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[33]

VII. vacations for saints.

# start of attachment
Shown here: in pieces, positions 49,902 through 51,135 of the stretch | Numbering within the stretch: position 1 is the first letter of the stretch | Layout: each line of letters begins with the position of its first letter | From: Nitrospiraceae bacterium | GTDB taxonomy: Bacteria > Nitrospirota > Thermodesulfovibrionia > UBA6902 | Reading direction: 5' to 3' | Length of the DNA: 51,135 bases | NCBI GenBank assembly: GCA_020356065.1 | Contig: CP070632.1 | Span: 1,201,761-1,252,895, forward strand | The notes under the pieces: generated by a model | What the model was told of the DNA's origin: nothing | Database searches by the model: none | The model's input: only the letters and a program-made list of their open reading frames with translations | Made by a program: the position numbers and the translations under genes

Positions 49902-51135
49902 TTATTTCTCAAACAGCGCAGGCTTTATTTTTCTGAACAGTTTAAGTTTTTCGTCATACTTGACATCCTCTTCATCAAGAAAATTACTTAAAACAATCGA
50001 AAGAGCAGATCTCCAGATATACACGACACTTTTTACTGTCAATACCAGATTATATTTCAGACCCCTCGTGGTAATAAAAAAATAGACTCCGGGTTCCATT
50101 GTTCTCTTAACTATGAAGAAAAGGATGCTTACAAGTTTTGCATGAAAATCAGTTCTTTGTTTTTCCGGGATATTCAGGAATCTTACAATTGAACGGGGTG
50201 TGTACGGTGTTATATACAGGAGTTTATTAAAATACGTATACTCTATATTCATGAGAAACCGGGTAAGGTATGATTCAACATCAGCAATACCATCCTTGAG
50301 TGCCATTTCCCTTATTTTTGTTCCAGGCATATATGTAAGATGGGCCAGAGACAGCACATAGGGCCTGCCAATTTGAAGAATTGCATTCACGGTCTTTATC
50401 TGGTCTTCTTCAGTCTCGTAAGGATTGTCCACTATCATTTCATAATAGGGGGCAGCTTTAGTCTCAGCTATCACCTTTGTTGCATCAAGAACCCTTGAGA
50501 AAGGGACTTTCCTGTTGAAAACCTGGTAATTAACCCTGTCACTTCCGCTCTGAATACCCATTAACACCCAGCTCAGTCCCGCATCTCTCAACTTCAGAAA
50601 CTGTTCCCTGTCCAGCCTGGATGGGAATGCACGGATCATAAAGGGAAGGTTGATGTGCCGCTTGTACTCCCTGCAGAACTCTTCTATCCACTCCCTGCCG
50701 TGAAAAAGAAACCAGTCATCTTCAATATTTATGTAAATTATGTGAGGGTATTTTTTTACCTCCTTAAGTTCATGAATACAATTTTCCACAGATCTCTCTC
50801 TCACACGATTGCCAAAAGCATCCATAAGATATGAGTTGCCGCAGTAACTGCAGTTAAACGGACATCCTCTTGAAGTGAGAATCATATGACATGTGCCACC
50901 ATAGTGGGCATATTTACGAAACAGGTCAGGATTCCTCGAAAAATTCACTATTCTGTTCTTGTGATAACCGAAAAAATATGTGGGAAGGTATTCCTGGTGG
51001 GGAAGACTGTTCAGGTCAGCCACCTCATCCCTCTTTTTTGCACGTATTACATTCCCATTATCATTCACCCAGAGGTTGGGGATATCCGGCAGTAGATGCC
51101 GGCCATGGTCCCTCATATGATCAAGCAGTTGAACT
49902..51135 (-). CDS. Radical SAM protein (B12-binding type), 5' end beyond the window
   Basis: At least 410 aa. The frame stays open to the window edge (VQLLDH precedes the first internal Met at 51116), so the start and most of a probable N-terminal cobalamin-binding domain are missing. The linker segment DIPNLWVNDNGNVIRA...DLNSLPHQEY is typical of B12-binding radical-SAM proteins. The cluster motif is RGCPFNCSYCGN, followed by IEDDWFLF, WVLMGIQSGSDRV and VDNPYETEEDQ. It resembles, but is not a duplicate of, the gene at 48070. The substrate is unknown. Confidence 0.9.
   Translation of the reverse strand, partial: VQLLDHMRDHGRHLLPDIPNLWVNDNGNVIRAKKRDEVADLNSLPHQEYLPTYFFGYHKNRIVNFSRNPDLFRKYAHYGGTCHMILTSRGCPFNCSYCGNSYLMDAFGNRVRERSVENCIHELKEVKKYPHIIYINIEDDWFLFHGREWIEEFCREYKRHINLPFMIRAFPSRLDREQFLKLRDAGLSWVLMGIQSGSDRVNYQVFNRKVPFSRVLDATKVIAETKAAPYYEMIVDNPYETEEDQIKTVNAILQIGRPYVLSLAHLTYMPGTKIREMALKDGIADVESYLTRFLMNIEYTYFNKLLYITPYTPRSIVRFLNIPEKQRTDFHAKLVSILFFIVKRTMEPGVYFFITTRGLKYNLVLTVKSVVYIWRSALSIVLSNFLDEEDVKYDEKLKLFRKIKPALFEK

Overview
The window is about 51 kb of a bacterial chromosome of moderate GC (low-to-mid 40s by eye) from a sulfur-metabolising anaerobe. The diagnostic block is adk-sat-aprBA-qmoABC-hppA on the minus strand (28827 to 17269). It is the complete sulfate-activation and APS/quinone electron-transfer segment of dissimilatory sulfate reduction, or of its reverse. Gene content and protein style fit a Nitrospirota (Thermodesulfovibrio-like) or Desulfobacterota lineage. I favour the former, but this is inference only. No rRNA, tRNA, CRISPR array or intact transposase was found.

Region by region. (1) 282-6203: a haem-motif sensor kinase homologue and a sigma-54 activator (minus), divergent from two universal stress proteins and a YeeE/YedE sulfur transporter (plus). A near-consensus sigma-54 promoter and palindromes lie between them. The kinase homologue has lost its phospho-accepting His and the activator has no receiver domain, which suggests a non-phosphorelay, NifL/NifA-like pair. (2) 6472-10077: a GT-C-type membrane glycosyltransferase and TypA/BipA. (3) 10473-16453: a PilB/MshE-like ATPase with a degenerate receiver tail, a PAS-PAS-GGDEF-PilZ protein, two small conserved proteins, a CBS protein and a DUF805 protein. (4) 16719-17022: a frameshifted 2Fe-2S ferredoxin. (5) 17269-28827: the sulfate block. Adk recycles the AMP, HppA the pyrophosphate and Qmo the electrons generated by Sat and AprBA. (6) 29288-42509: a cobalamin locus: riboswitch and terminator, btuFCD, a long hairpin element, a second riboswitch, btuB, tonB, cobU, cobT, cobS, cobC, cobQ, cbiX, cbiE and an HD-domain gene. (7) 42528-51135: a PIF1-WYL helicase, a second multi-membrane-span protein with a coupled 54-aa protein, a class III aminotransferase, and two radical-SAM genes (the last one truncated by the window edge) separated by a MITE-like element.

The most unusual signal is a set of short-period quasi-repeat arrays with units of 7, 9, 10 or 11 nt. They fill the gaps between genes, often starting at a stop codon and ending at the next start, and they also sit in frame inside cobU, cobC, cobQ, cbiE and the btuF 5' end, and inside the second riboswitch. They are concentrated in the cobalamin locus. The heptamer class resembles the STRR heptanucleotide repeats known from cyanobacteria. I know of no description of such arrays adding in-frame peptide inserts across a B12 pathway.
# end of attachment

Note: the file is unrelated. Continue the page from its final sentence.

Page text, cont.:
“It is so tiresome,” said once a certain lady of my acquaintance, “to be a saint all the time! There ought to be vacations.” And as it was once my pleasant lot to be the house-mate of a saint when enjoying one of these seasons of felicity, I know what my friend meant by it. The saint in question was one of the most satisfactory and unquestionable of her class; she was the wife of a country clergyman, a woman of superb physique, great personal attractiveness, and the idol of her husband's large parish, from oldest to youngest. I had always supposed it to be mere play for her to be a saint, but you could see what her life in that direction had cost her by the way she tool her vacation, as you know how the bow has been bent when you see the motion of the arrow. Off from her shapely shoulders fell the whole world of ministers' meetings, and missionary meetings, and mothers' meetings. I do not know why they all begin with an m, unless it is because that letter, by its very shape, best designates that which is reiterated

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